Iron ore billionaire Andrew Forrest’s private company, Squadron Energy, has started building the AUD 3 billion ($2.03 billion) Clarke Creek renewable energy precinct.
It launched the project with a ground-breaking ceremony at the site, which has been described as Australia’s largest grid-connected renewable energy project. The Clarke Creek project comprises an 800 MW wind farm and up to 400 MW of solar installations. It will also include a battery energy storage facility of unspecified size, although there have been reports that Squadron is looking at installing up to 2 GWh of battery storage at the site.
The project, which is being developed across 76,300 hectares about 150 kilometers northwest of Rockhampton in central Queensland, will be delivered in two stages. Stage one, which is now under construction, will comprise 450 MW of wind capacity by 2025.
Squadron has already signed a supply deal with Queensland government-owned energy generator Stanwell Corp. for most of the output of the first stage of the project. Stanwell has inked a 346.5MW Power Purchase Agreement as part of a 15-year commitment to the project.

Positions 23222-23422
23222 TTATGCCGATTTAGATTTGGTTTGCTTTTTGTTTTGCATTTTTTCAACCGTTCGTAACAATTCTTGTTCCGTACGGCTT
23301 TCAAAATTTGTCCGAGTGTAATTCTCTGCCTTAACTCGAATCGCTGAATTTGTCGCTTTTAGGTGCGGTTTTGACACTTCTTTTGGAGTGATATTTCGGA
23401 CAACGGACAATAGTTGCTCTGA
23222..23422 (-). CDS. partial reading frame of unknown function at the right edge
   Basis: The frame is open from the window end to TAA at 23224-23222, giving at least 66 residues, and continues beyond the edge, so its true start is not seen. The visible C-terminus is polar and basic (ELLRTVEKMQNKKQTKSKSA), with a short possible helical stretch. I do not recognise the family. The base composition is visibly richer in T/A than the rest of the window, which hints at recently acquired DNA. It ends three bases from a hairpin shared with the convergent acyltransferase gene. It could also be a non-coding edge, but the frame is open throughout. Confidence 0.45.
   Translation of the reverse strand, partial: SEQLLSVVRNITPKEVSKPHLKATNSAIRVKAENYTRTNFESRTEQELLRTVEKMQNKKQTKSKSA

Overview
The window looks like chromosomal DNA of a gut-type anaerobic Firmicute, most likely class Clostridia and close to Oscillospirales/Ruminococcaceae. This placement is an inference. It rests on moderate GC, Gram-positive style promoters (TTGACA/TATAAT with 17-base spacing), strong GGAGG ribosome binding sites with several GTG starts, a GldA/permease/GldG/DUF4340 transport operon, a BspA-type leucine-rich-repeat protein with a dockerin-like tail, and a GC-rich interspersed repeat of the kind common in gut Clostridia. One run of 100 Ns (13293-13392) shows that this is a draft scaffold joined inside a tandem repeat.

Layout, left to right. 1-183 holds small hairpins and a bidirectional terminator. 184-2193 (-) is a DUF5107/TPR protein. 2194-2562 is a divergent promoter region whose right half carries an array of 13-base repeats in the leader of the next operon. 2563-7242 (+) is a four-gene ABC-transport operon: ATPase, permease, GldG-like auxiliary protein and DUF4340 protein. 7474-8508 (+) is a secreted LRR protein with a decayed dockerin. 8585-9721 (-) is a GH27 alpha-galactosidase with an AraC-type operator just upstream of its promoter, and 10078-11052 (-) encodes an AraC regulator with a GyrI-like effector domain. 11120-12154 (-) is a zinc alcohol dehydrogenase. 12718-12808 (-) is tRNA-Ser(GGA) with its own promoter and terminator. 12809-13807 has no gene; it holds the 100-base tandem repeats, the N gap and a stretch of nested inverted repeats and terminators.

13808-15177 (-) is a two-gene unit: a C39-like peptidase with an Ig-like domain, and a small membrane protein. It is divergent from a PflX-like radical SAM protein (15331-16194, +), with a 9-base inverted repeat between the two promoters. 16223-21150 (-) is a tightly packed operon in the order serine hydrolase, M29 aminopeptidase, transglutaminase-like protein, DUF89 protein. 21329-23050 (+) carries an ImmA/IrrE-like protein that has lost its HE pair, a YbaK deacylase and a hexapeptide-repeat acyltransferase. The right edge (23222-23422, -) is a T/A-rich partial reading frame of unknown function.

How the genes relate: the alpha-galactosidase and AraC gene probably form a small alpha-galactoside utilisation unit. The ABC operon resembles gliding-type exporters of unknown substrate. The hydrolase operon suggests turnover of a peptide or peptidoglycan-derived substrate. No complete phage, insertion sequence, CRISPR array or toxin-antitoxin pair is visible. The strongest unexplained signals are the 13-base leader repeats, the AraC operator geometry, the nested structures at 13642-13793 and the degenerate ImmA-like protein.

Stage two of the Clarke Creek project will include the remainder of the wind generation capacity and an expected 400 MW solar farm teamed with a grid-scale battery energy storage system. Squadron said the precinct could produce enough wind, solar and battery energy to power more than 660,000 homes equivalent to approximately 40% of Queensland households and will export lower cost electricity directly into the National Electricity Market (NEM).
The start of construction on the project comes just days after the Australian Energy Market Operator (AEMO) outlined its vision for the next 30 years of the NEM. Its plans include the massive investment required to transition from fossil fuels to firmed renewables.
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